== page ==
Real Life

On this new day the sun pours through our windows, greeting us upon our awakening with a joyful hello.

We slip on our woolen slippers to buffer our toes from the chill of the wood floors. The waning embers in the woodstove from the night before have gently settled. One by one the children gather in the kitchen to greet this new day together. My youngest follows me to the wood bin to help me load up the wood stove for the day. My daughter and eldest son gather up their wooden bowls and we all sit down to homemade granola and raw milk for our morning refreshment. We sit together in the quiet of the morning joined around the long wooden table and shaker chairs set up in front of the wood stove. Daddy lights our lantern, and fills Mason jars with fresh orange juice that was juiced the night before.

Found this on another blog yesterday, which will remain nameless. It is apparently meant to be a true account of any morning at the writer’s house.  Here’s a morning at our house. Not this morning, or even any particular morning, just a collection of morning realities:

After an argument about money the night before, I wake up feeling cold and tense. Toddler’s newly re-found night waking routine means we’re all exhausted. I change two poopy diapers before I can get into the kitchen to make coffee. Since she didn’t sleep well, the Toddler’s already whining. I finally get her settled in with some granola, me with my coffee, try to read a few blogs, to get my brain in order. The Babe (who rarely likes to be set down for more than 10 minutes, meaning I wear him most of the day) hates when I sit down, and immediately starts fidgeting and fussing. I feel at the end of my little rope already and it’s only 8 am. I silently curse him as I get up to bounce/walk/cajole him. All I want is just 20 minutes to get my shit together, is that so much to ask? Then I look down at his amazing tiny person and feel the dreaded, crushing mommy guilt. How could I resent this little gift. What an ingrate. What a horrible mother. I want to go lay in my bed and cry, pull the covers over my head, but there’s last night’s dishes attracting cockroaches in the sink, diapers to wash, babies to bounce, toddlers to take on outings so she can interact with other little people. I try buck up and get on with my day, but the world feels sour.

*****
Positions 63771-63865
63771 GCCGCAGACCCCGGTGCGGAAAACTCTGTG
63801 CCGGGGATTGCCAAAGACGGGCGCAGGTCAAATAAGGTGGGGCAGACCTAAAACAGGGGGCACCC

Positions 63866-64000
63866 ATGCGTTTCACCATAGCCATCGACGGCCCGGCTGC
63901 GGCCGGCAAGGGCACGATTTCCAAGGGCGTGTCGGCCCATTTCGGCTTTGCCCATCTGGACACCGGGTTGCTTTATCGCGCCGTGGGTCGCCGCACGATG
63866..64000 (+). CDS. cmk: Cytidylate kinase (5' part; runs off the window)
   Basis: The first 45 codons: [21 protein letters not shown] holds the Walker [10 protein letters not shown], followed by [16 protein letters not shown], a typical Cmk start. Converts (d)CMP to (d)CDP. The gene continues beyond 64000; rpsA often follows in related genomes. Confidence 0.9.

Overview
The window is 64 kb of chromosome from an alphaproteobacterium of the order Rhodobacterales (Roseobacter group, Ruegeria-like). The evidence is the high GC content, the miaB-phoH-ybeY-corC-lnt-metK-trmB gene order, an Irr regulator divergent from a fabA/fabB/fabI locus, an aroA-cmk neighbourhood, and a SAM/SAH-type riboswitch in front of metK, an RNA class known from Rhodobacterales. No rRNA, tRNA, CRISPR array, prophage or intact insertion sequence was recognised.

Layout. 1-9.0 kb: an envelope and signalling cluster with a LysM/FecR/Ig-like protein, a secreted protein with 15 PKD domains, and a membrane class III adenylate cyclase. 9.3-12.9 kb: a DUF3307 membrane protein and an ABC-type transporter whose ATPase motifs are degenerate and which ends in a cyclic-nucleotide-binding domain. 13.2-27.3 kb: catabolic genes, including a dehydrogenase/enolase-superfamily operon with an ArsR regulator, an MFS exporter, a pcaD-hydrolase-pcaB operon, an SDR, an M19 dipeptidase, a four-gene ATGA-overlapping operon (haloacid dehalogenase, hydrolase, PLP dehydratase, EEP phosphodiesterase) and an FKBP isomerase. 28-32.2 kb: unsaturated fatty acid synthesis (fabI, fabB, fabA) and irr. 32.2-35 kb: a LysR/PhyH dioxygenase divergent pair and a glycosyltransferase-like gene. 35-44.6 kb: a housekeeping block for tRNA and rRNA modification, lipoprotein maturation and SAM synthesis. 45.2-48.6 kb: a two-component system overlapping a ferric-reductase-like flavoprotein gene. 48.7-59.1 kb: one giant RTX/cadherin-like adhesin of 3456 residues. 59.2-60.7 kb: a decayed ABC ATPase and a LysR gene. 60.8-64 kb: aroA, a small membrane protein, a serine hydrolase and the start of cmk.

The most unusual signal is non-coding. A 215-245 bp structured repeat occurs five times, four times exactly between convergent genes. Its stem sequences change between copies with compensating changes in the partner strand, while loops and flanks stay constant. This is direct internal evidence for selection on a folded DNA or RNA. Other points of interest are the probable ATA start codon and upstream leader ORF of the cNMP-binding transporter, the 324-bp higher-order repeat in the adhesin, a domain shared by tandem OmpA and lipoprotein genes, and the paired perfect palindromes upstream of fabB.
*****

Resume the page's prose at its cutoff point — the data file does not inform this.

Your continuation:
Sorry this isn’t funny. When I was young, I escaped my real life into a fantasy world of my future, much like the glowy one above. Still I am sometimes tempted to recount my life with a rose tint, to tell myself pretty stories. More often I fall for the equally escapist technique of cynical or ironic humor. Which is what y’all were expecting from this post. And I could have, even wanted to deliver.

But what I really want to do, with my writing, with my life, is lay bare the real stuff. We all feel so alone, especially us mamas, in our feelings of disillusionment, failure, inadequacy, loneliness. Everyone is so busy pretending to the world that their life is either perfect or hilarious, that then everyone thinks they’re the only one suffering the dark corners. It’s backwards and wrong, and makes everything harder. When you expect perfection, everything short of it feels like a failure.

Life and motherhood are full of beautiful, miraculous moments. Also some really hilarious ones. Also lots of shit, real and metaphorical.

We have to stop telling ourselves these are all mutually exclusive! It’s not just okay, but the absolute way of the world for all this occur in one life, in one day, in one hour sometimes. You don’t have to wipe away your resentment to love your kiddos. You don’t have to never fight about money to love your spouse. You don’t have to have a perfect life to have a good life. Let’s try to remind each other.

6 thoughts on “Real Life

  1. Good post, there were times when I wanted to send my son back to whence he came, but he was a big big by then!! :)
    I thought I would be the perfect mother, I had after all trained as a nursery nurse and had been working with pre-schooler for years! How hard could it be? I think I was in a state of perpetual shock for years! I think I still am, just when you think you’ve grasped one stage they move on from that into another and the rules change once again! We are at those late teenage years and he is a good kids, I can’t complain but man there are times when I could quite happily hit him over the heas d witm me rolling pin and strangle him with those ‘Apron strings’ xx

  2. Only in the last year or so have I come to terms with this reality. If only I would have had other mothers to support me in the day to day hardships when my kids were babies. Instead I spent a lot of time feeling like a terrible mother. Now that things are getting a little easier, meaning we almost can make it through a whole day without anyone crying or fussing, I remember those early days like I remember childbirth; I have a recollection of the pain, but what I REALLY remember is the moment that they handed me my beautiful baby boy. Enjoy the good moments when they come!

  3. OMG, I’m sure you and I are in the same boat! Hazelle is 20 months, and Sage is going on 5 months. I think I’ve made it through the hardest part, but there are those days and moments when I dream about when my life was nice and simple!

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